Preparing for FOCAC VI: China-South Africa co-operation in conservation and renewable energy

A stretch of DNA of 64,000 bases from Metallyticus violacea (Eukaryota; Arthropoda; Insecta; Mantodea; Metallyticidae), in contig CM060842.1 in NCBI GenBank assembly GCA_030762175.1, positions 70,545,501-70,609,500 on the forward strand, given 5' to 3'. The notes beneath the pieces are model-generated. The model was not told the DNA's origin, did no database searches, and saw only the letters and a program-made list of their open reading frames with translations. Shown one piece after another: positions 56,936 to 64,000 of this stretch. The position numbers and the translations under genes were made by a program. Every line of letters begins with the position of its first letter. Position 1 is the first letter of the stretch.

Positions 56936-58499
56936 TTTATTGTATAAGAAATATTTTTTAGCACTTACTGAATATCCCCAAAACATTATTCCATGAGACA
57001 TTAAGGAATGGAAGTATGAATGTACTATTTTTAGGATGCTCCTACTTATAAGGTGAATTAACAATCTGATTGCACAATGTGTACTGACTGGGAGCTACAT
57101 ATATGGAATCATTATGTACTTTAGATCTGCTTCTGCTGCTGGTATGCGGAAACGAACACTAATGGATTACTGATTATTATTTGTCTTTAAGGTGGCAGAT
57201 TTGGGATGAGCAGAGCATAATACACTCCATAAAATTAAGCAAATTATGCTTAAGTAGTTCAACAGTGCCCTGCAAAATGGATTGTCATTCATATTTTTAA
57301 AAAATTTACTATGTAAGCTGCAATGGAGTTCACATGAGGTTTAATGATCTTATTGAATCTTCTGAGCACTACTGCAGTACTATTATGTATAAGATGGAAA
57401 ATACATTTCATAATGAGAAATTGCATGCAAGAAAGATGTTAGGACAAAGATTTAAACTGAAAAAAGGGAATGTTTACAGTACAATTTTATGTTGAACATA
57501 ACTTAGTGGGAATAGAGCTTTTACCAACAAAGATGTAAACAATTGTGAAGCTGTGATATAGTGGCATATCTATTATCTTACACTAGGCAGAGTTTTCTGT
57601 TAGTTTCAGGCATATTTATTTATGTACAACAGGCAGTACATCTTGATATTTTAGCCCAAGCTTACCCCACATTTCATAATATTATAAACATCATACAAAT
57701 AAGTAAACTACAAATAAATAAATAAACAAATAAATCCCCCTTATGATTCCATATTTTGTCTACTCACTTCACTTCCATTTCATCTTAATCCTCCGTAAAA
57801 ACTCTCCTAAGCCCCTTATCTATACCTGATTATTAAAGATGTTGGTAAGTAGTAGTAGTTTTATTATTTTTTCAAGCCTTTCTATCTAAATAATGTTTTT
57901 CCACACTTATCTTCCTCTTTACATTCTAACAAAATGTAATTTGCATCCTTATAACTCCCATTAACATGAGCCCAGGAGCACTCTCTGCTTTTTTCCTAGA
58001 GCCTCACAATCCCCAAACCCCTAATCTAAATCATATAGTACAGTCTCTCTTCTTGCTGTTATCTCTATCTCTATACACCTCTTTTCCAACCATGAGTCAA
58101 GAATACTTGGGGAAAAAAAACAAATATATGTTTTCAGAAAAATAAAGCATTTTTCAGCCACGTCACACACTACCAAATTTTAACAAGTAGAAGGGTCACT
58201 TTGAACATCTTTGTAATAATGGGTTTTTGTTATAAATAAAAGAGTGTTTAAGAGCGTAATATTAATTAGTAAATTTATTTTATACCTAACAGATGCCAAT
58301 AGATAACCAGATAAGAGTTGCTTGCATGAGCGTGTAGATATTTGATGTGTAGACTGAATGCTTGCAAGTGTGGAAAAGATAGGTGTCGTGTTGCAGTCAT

As China’s development puts increasing pressure on the environment, various measures have been implemented both domestically and, increasingly, abroad in an attempt to limit the impact. China’s environmental engagement at an international level, including the agreement between the United States (US) President Barack Obama and Chinese President Xi Jinping to cut carbon emissions (12 November 2014), signals the growing urgency of the issue. Within the context of the China-South Africa engagement, there are also signs of this shift. Two key areas where this is evident are in China’s growing role in conservation and the renewable energy sector. China’s domestic demand for wildlife goods has motivated the Chinese government to sign a number of Memorandums of Understanding (MoUs) with African governments. In the renewable energy sector again, Africa’s energy needs and untapped capacity for electricity generation from renewable energy (RE) has created a vast potential market for global Chinese renewable energy firms. Both areas have become increasingly important topics within China-Africa relations, and feature on the Forum of China Africa Co-operation (FOCAC) agenda. This policy brief examines the role of these two themes as a way of demonstrating some of the concrete ways in which China-Africa interaction is evolving in a world where sustainable development has become key.